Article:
RBF can be structured in many different ways. The most common structure is a term loan. Typically, the full amount is not advanced up front. The drawdown can occur over multiple years so that interest expense is not incurred until the funds are needed. Payments (which include principal and interest) are based on a fixed percentage of revenue or cash receipts from the prior month or quarter.
The structure is flexible; generally, payments are made until one of the following milestones occurs:
After the milestone is reached, the loan obligation is retired and no further payments are due.
Revenue-based funding is non-dilutive or minimally dilutive so entrepreneurs or management can keep a much larger percentage of ownership. In addition, lenders do not require board seats or other direct involvement in the governance or operations of the company.
Banks are subject to significant regulatory constraints. Therefore, revenue-based financing firms can often provide larger loan amounts and require fewer restrictive covenants than banks. The trade-off is that revenue loans are more expensive than traditional debt.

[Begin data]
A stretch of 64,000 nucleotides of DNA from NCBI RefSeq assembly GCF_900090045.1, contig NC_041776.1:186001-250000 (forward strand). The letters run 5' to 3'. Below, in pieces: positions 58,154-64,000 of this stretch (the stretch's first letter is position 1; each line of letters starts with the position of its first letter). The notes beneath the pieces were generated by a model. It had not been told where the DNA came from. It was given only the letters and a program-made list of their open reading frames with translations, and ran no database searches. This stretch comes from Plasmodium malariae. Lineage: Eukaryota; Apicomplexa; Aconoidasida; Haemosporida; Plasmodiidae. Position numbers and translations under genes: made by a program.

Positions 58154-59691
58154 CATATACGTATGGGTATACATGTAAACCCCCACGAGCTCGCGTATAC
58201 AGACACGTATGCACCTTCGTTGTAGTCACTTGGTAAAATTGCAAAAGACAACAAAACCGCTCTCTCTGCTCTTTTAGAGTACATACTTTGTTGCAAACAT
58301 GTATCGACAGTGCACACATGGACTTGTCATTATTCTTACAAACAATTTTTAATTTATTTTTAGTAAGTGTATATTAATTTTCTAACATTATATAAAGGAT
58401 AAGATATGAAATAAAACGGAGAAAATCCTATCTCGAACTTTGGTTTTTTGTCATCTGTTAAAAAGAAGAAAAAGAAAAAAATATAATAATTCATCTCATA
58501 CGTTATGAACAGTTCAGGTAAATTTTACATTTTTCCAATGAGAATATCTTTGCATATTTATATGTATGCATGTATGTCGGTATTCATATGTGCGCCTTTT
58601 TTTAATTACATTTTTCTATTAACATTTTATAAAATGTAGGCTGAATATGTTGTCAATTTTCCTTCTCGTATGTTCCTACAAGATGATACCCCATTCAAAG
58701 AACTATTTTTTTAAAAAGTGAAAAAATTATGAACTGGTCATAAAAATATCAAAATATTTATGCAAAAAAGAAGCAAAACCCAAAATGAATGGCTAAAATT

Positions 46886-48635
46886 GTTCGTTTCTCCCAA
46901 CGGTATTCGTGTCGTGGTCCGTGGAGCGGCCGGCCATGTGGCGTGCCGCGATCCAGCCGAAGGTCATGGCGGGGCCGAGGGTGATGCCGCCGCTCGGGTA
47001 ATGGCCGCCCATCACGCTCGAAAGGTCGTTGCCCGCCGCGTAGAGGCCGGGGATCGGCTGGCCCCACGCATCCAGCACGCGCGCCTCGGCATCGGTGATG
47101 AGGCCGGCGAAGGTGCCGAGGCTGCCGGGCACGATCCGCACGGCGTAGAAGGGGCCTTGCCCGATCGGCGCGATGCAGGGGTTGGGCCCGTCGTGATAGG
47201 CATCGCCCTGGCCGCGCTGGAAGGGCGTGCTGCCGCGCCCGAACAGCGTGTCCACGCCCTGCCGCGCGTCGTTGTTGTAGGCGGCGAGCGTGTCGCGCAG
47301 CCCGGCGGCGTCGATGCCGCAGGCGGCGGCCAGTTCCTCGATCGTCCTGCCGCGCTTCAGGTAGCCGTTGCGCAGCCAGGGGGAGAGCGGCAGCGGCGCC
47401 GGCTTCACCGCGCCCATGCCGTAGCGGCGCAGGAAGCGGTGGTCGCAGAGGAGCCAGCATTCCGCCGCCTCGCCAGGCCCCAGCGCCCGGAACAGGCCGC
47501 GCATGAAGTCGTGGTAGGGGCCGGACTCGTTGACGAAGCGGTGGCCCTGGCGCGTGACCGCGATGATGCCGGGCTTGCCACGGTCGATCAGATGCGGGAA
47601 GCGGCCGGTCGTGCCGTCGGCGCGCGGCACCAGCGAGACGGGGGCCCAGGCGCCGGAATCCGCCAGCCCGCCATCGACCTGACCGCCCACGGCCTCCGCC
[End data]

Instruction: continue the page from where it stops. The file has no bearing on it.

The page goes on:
RBF is often confused with MRR-based loans. RBF is a loan in which repayment is based on monthly revenue. MRR-based loans are lines of credit in which the amount available for borrowing is based on monthly revenue.
Depending on the structure, RBF may be classified as debt or equity. In the U. S., it usually has a stated maturity date in order to comply with IRS requirements and ensure that interest expense is deductible.
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